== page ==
Now that you are in your second year, how do you like the Hybrid format?

It’s fantastic! I have an accommodating supervisor, so I can adjust my work schedule to  manage homework. I love being able to be somewhat self-directed and being able to work with such a great team, to collaborate and rely on each other. Classes on Zoom are fantastic, it’s been great to interact with all my peers and see professors, but from wherever you are. The ability to go back and re-watch a class is also very helpful.

I know that if I need to be out of state for a weekend, it’s not going to impact my classes.

How have you been able to apply what you are learning to your role in the state government?

I’ve been able to apply something from every class to my job. The hardest part for me is that I simply don’t have enough time to implement all the improvement ideas this program has given me.  Whether it is something on the immediate side – tips and tricks for Excel from Decision Modeling to looking at resource planning within the state. I was worried about how I would apply marketing, something I have had a lot of success within the private sector.  Then I had to do an analysis of stakeholders. I was able to apply the theories from target market analysis. Instead of selling a product, we were selling a policy.

The Denver and teambook we read for Operations Management, “The Goal,” I had read for undergrad at The Evergreen State College, but rereading was great to think about it again, and I even loaned it to a colleague. This is one thing that is different about doing an MBA in the public sector the goal is not to make money. I was able to translate concepts from Operations Management into thinking ‘What is the goal of this policy? What is the goal of this program?’ The goal of my job is to help save as much energy as possible.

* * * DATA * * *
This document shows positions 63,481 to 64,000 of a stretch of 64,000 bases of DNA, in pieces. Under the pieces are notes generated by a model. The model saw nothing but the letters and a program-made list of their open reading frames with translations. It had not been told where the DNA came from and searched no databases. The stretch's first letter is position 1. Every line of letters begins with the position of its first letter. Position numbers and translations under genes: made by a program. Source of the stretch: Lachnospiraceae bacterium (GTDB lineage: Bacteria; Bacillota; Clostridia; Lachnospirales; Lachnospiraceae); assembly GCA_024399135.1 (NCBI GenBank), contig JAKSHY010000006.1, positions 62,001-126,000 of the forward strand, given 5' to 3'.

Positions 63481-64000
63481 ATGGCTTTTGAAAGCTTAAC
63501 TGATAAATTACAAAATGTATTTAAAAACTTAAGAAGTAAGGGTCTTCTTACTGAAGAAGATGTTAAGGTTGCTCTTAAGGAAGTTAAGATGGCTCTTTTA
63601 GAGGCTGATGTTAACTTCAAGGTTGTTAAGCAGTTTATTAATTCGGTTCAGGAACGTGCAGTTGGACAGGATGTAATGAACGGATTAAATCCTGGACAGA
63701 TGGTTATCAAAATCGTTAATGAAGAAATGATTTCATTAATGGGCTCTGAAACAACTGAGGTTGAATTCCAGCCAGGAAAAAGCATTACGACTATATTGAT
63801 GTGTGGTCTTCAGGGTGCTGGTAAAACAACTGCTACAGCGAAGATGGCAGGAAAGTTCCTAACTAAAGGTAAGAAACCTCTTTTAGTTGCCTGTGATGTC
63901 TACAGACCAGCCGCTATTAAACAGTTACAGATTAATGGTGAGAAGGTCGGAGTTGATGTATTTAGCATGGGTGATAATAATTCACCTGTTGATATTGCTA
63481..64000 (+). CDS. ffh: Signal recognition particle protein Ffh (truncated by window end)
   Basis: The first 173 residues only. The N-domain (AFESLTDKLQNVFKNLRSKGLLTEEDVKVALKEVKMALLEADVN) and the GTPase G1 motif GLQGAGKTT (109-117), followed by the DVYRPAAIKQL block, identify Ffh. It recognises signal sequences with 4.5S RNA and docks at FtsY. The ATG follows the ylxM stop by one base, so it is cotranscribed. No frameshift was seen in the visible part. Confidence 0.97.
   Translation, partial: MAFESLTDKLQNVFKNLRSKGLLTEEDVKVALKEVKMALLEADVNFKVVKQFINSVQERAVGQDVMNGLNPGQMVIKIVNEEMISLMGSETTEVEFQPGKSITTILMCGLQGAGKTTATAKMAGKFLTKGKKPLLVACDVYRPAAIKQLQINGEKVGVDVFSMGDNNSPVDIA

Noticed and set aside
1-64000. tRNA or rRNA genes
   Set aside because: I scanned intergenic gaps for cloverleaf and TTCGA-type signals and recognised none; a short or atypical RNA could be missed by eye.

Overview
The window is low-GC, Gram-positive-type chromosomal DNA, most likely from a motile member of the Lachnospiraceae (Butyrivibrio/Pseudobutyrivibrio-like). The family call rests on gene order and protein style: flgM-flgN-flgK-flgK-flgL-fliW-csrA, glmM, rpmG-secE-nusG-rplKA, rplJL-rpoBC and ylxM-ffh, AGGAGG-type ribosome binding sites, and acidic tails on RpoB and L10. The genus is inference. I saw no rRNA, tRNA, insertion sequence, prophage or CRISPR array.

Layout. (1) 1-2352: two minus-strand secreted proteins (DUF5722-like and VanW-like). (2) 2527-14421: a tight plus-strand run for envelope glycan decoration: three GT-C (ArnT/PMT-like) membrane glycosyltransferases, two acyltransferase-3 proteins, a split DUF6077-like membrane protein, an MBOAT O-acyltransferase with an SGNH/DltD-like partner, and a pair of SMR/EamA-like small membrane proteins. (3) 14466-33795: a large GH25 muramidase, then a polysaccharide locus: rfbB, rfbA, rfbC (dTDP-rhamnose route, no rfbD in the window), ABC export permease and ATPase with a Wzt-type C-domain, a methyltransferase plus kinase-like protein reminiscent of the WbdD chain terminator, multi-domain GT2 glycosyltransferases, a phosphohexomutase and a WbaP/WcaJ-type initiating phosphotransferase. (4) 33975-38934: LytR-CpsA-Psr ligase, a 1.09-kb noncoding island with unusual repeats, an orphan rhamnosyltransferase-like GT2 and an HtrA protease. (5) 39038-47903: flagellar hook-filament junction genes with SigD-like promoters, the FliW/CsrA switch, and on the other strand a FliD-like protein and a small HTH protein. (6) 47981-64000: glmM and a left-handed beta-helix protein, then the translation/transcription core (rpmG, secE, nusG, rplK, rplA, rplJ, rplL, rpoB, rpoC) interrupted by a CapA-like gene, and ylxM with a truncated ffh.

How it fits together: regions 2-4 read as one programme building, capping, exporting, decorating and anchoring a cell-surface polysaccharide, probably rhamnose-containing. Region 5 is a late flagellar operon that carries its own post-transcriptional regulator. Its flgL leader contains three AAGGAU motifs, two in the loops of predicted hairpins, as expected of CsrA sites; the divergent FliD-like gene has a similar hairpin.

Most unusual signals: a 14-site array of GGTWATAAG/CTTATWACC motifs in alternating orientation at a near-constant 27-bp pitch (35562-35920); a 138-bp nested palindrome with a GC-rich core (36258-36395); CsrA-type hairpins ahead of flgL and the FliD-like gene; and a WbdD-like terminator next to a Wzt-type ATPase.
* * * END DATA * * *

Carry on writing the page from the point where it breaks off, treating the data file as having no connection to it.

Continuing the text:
It has been great to work directly with classmates to identify ways that government and business work together to create better outcomes for everyone. I personally believe and have seen that business and government don’t have to have the classic adversarial “regulation” relationship. There are many opportunities to work towards mutual goals and synergize efforts.

It has been great to work directly with classmates to identify ways that government and business work together to create better outcomes for everyone. There are many opportunities to work towards mutual goals and synergize efforts.

Do you have any advice for someone from the government sector looking into an MBA?

With the boom of Seattle and tech companies, Washington state is looking at what to do to be a competitive employer. If someone is currently a public sector employee and wants to expand their horizons, you can’t go wrong getting an MBA from the Foster School. There are many translatable skill sets, and you might find ways to think about public service a little differently.

There are many public sector employees, myself included, where interacting with business is a significant part of our roles. In my case it’s through energy projects. Sometimes it’s economics, employment, workplace safety, policy development, taxes. The more public sector employees who interact with businesses understand business, the more successful you can be in those relationships. As someone who has also worked with public employees and programs as a business and industry representative, I feel that this program has made me a better public servant.

And if you end up in an MBA, I personally always think about “saving state resources” instead of “profit”.  Make sure to spend time building relationships and bridges. Share a different perspective with the class, it will only strengthen everyone’s experience.